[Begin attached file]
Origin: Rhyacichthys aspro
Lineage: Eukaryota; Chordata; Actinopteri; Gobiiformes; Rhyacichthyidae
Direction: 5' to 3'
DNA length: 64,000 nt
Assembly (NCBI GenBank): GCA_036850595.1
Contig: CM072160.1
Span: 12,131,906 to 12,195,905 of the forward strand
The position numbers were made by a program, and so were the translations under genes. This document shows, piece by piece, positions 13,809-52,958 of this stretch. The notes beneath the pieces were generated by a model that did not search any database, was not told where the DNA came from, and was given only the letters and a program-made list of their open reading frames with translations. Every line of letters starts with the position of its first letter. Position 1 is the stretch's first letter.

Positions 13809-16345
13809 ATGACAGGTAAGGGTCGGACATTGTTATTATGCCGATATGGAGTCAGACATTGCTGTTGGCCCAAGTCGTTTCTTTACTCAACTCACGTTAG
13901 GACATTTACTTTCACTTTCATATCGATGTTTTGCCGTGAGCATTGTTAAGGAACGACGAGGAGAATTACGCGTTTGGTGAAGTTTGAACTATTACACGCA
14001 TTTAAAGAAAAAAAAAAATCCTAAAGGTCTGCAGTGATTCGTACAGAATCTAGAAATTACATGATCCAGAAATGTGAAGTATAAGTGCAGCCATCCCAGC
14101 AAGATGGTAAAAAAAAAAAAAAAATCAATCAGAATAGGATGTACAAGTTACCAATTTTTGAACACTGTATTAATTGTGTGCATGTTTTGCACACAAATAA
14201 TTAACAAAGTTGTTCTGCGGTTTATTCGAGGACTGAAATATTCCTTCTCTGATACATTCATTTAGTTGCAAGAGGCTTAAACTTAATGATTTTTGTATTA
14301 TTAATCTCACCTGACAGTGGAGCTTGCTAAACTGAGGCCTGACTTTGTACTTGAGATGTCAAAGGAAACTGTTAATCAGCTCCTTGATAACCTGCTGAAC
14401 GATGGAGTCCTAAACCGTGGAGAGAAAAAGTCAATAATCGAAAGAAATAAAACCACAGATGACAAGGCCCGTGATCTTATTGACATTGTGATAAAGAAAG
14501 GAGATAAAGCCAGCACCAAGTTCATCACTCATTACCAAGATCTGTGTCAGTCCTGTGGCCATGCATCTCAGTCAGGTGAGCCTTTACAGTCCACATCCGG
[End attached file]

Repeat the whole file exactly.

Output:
Origin: Rhyacichthys aspro
Lineage: Eukaryota; Chordata; Actinopteri; Gobiiformes; Rhyacichthyidae
Direction: 5' to 3'
DNA length: 64,000 nt
Assembly (NCBI GenBank): GCA_036850595.1
Contig: CM072160.1
Span: 12,131,906 to 12,195,905 of the forward strand
The position numbers were made by a program, and so were the translations under genes. This document shows, piece by piece, positions 13,809-52,958 of this stretch. The notes beneath the pieces were generated by a model that did not search any database, was not told where the DNA came from, and was given only the letters and a program-made list of their open reading frames with translations. Every line of letters starts with the position of its first letter. Position 1 is the stretch's first letter.

Positions 13809-16345
13809 ATGACAGGTAAGGGTCGGACATTGTTATTATGCCGATATGGAGTCAGACATTGCTGTTGGCCCAAGTCGTTTCTTTACTCAACTCACGTTAG
13901 GACATTTACTTTCACTTTCATATCGATGTTTTGCCGTGAGCATTGTTAAGGAACGACGAGGAGAATTACGCGTTTGGTGAAGTTTGAACTATTACACGCA
14001 TTTAAAGAAAAAAAAAAATCCTAAAGGTCTGCAGTGATTCGTACAGAATCTAGAAATTACATGATCCAGAAATGTGAAGTATAAGTGCAGCCATCCCAGC
14101 AAGATGGTAAAAAAAAAAAAAAAATCAATCAGAATAGGATGTACAAGTTACCAATTTTTGAACACTGTATTAATTGTGTGCATGTTTTGCACACAAATAA
14201 TTAACAAAGTTGTTCTGCGGTTTATTCGAGGACTGAAATATTCCTTCTCTGATACATTCATTTAGTTGCAAGAGGCTTAAACTTAATGATTTTTGTATTA
14301 TTAATCTCACCTGACAGTGGAGCTTGCTAAACTGAGGCCTGACTTTGTACTTGAGATGTCAAAGGAAACTGTTAATCAGCTCCTTGATAACCTGCTGAAC
14401 GATGGAGTCCTAAACCGTGGAGAGAAAAAGTCAATAATCGAAAGAAATAAAACCACAGATGACAAGGCCCGTGATCTTATTGACATTGTGATAAAGAAAG
14501 GAGATAAAGCCAGCACCAAGTTCATCACTCATTACCAAGATCTGTGTCAGTCCTGTGGCCATGCATCTCAGTCAGGTGAGCCTTTACAGTCCACATCCGG